Home for the Holidays
A blog about travel and growing older. As usual, in 2 parts.
Part 1: Christmas at the Airport
I have fond memories of sleeping in the daytime. It feels good to realize as you lie down just how tired you actually are, and let yourself drink deeply of Hypnos' draught. I can remember many times during my childhood waking in an unfamiliar bed as the curtains feebly resist the intrusion of the evening sun. As it is I've become accustomed to unfamiliar beds, to the extent that I don't really have one that I call home.
My flight home left at 2:00 PM on December 19th, so you can imagine my surprise when I awoke in my room at 2:30. After quickly glancing at my watch with a sinking heart, I realized that, beyond any doubt, I had missed my flight. Having slept rather irregularly in the days leading up to my departure, culminating in a late final the night before, I had fallen asleep on top of my bed at around 10 in the morning and stayed that way until far too late. My clothes were still in the washing machine.
At this point, I found myself completely lost for next steps, so I called my mother and father, but couldn't reach either initially. I felt somewhat sick by the time my mother called me back and I had to explain my situation. She was (understandably) furious, but before prompting me to take any serious action, urged me to contact my father. My father was in switzerland at the time on a business trip, and seemed otherwise engaged as he didn't answer the phone for a couple hours. As I was about to give up, he sent me a text asking if I had anything that warranted him stepping out for a minute.
Luckily for me, my father flies on this particular airline rather often, and had booked the ticket on his account. He was incredibly calm about the situation, and informed me that he had simply moved me onto the same flight the next day. Students at my university have a general air of independence around them, but its moments like this that make me realize the extent to which I am quite a ways off from being a responsible adult.
I travel relatively often, and I have become somewhat accustomed to the routine of travel days. I can get everything I need into a single carryon bag, get my ticket online 24 hours in advance, and fly through security checkpoints and customs alike. I generally have my trips planned out to the level of knowing which airport restaurant I'll go to for my ill-timed lunch and which book I'll read while trying to get comfortable in the waiting area in front of the gate. It's relatively rare that I even get a missed connection (knock on wood), and thus far my travel experience has been entirely free of disasters of this scale. It certainly gave me a different kind of airport adventure this year.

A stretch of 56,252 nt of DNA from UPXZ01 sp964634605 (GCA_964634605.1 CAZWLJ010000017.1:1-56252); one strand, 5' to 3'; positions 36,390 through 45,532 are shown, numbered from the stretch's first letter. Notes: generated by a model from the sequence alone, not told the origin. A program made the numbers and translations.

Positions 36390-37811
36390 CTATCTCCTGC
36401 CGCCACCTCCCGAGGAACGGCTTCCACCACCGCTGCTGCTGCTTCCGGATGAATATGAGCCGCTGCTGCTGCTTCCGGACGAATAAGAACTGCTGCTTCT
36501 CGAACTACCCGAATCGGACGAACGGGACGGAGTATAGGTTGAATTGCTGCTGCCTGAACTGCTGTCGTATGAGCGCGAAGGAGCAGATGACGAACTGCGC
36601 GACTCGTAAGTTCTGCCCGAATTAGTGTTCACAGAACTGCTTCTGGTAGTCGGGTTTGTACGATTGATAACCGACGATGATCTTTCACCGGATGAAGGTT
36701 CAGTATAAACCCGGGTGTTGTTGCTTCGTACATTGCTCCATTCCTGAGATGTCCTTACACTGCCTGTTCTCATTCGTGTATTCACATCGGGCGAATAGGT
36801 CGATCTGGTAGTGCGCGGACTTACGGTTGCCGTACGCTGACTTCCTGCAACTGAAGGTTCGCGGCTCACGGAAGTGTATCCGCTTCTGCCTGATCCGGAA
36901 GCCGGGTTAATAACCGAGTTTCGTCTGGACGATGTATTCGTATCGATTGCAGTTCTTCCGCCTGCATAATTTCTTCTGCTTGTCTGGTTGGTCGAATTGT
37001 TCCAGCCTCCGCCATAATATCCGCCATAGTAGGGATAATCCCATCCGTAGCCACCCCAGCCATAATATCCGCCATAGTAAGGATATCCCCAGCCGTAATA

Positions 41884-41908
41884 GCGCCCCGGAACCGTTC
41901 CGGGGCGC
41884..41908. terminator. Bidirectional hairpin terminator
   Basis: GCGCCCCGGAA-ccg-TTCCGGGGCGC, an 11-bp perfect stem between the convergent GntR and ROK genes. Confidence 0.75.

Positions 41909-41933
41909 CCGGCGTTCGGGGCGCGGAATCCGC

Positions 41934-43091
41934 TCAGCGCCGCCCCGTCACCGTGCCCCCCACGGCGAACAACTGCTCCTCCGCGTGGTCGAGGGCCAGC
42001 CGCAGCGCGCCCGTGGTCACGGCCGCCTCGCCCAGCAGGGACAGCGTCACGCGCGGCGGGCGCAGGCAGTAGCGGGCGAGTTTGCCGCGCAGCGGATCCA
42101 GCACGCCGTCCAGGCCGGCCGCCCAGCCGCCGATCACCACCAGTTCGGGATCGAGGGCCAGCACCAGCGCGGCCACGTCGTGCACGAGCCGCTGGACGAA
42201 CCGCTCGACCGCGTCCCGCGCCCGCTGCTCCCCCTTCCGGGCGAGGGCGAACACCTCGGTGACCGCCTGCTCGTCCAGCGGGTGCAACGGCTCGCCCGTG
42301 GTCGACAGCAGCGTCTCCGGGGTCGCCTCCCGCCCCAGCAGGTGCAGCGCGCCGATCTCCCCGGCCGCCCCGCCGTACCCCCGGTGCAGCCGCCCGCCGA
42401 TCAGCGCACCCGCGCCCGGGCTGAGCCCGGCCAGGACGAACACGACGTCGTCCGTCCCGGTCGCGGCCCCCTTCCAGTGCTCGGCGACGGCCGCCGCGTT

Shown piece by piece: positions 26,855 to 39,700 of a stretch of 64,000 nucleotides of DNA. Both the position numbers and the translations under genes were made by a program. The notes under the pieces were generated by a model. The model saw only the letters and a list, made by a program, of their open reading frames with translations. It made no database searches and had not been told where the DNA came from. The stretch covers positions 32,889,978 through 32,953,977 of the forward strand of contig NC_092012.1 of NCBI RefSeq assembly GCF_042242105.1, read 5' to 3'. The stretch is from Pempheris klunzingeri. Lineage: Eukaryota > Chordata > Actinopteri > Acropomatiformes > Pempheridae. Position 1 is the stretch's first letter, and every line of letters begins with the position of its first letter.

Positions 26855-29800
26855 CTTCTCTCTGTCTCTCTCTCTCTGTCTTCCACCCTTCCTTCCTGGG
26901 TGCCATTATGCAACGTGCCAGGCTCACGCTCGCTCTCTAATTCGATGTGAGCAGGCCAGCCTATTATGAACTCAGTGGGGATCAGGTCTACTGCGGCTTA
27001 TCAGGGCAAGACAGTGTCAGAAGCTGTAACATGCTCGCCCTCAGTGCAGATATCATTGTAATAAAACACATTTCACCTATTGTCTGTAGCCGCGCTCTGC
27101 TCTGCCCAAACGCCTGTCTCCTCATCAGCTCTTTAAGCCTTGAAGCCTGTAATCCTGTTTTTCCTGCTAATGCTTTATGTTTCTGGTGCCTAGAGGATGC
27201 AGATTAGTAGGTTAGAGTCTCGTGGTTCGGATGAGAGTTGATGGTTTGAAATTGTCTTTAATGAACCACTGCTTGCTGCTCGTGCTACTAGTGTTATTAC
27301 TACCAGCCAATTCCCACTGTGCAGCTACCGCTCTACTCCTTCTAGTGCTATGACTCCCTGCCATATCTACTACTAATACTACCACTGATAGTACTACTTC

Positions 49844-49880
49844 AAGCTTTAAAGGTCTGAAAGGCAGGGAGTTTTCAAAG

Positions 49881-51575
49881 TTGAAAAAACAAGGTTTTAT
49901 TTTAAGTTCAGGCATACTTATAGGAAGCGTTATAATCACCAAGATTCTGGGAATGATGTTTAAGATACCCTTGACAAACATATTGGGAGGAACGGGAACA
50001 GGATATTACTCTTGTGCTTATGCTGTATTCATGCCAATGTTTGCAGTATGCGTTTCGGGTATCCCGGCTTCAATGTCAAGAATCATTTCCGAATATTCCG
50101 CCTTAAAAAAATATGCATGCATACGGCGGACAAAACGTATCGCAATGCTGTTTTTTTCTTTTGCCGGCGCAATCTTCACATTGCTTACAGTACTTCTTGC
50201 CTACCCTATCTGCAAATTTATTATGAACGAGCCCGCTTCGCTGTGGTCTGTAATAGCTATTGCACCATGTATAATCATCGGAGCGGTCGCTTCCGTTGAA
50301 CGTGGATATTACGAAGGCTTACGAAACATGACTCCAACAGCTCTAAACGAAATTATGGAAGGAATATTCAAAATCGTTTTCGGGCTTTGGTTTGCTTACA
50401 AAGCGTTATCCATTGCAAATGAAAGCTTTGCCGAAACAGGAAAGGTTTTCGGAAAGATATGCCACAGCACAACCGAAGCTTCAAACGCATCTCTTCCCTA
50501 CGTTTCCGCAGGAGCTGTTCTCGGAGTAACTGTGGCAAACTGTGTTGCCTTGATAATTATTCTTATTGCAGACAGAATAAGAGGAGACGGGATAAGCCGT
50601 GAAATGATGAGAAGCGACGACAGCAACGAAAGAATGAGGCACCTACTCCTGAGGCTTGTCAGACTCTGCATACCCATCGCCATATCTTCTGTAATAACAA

Part 2: There's No Place Like Home
This summer I wrote a blog about our family moving to Connecticut. This winter I returned to find them relatively settled into their new home. Everywhere from parties to church services, I was introduced to new colleagues, new schoolmates and new friends. While I'm happy that they are meeting new people and finding a making new lives for themselves here, I feel somewhat isolated when I end up telling people that I've never actually lived in Connecticut.
At this point I feel that I essentially have no "home" to speak of. I'm currently studying in Ann Arbor, but I have no real ties to the area, and don't intend to stay there past my next couple years of school. At this point I have become too detached from my erstwhile home in Kansas city, as I have no plans in the near future to visit, and nowhere to really stay if I did. I list my family home in Connecticut as my permanent address, but I have spent a total of 3 weeks in the town including my current vacation, and I don't have a single friend or acquaintance here.
All of this sort of reinforces that fact that the time is soon coming when i essentially have to make a life for myself. I'll graduate in 2016 and at that point I hope to get a job and place to live and start living independently. And yet the prospect of that sort of life is still somewhat frightening to me. While I have been living away from my parents these last 2.5 years, I find that I still sort of think of myself as a kid. I almost can't imagine that level of complete responsibility for oneself that my parents have.
And on the other hand, the true adults in my family are getting older. My grandmother visited us this Christmas and informed us of all of her newest ailments. She is still in relatively good health considering her age, but she certainly isn't getting any younger. My father has recently started complaining of aches and pains in various joints, and in general my parents are starting to show their age. They were pretty young when was born, so I'm used to having "young" parents for my age, but at this point , even my "young" parents are seeming older and grayer by the day.
At the end of the day I don't really have much of an option. Time and tide wait for no man, and I certainly don't have the wherewithal to stop them. I'm going to have to become more independent soon whether I want to or not. I just hope that I'll be able to overcome my tendency to wait until opportunities pass me by and that I can actually become somebody.
Bonus Section: New Years Shoutouts
@ the #TL-ABL gang: Thanks for always being there to talk to, especially dravernor
@farvacola: thanks for providing a level head and the wisdom that can only come from experience
@sam!zdat: thanks for constantly challenging my assumptions and forcing me to either justify my views or change them
@licher and Shellshock: congrats on getting staffed, hope to help out to make LR threads even better in 2014
@salle and the LP staff: Thanks for helping me with my personal projects and good luck making liquipedia better than ever.
Happy New Year!